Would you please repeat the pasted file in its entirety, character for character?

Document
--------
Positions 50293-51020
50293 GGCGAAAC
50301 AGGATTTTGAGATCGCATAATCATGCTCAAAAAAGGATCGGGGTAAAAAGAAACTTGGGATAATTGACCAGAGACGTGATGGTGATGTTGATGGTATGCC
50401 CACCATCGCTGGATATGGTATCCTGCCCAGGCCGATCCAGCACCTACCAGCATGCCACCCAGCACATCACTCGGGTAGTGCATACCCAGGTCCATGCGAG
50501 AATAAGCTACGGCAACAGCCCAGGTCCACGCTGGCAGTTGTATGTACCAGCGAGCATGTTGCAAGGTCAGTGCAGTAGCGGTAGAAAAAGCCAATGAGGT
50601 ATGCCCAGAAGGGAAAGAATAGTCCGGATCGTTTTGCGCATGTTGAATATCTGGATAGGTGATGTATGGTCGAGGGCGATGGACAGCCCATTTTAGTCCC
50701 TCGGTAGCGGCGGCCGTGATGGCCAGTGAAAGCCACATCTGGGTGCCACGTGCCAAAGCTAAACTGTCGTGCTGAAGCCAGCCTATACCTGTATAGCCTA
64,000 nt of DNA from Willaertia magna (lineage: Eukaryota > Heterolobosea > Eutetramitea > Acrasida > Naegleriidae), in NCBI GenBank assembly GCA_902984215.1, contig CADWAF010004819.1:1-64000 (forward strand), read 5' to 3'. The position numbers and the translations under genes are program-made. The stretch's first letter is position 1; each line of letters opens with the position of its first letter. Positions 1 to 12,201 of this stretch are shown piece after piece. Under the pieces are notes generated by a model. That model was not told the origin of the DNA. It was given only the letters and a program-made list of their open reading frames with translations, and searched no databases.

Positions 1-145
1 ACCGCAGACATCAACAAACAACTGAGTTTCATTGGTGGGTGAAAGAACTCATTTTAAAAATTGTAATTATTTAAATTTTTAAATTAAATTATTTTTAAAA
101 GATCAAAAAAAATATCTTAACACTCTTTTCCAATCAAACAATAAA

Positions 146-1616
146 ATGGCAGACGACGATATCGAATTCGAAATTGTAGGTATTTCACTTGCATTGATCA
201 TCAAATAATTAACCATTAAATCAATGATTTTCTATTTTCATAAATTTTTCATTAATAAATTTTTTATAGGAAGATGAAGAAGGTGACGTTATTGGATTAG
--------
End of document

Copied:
Positions 50293-51020
50293 GGCGAAAC
50301 AGGATTTTGAGATCGCATAATCATGCTCAAAAAAGGATCGGGGTAAAAAGAAACTTGGGATAATTGACCAGAGACGTGATGGTGATGTTGATGGTATGCC
50401 CACCATCGCTGGATATGGTATCCTGCCCAGGCCGATCCAGCACCTACCAGCATGCCACCCAGCACATCACTCGGGTAGTGCATACCCAGGTCCATGCGAG
50501 AATAAGCTACGGCAACAGCCCAGGTCCACGCTGGCAGTTGTATGTACCAGCGAGCATGTTGCAAGGTCAGTGCAGTAGCGGTAGAAAAAGCCAATGAGGT
50601 ATGCCCAGAAGGGAAAGAATAGTCCGGATCGTTTTGCGCATGTTGAATATCTGGATAGGTGATGTATGGTCGAGGGCGATGGACAGCCCATTTTAGTCCC
50701 TCGGTAGCGGCGGCCGTGATGGCCAGTGAAAGCCACATCTGGGTGCCACGTGCCAAAGCTAAACTGTCGTGCTGAAGCCAGCCTATACCTGTATAGCCTA
64,000 nt of DNA from Willaertia magna (lineage: Eukaryota > Heterolobosea > Eutetramitea > Acrasida > Naegleriidae), in NCBI GenBank assembly GCA_902984215.1, contig CADWAF010004819.1:1-64000 (forward strand), read 5' to 3'. The position numbers and the translations under genes are program-made. The stretch's first letter is position 1; each line of letters opens with the position of its first letter. Positions 1 to 12,201 of this stretch are shown piece after piece. Under the pieces are notes generated by a model. That model was not told the origin of the DNA. It was given only the letters and a program-made list of their open reading frames with translations, and searched no databases.

Positions 1-145
1 ACCGCAGACATCAACAAACAACTGAGTTTCATTGGTGGGTGAAAGAACTCATTTTAAAAATTGTAATTATTTAAATTTTTAAATTAAATTATTTTTAAAA
101 GATCAAAAAAAATATCTTAACACTCTTTTCCAATCAAACAATAAA

Positions 146-1616
146 ATGGCAGACGACGATATCGAATTCGAAATTGTAGGTATTTCACTTGCATTGATCA
201 TCAAATAATTAACCATTAAATCAATGATTTTCTATTTTCATAAATTTTTCATTAATAAATTTTTTATAGGAAGATGAAGAAGGTGACGTTATTGGATTAG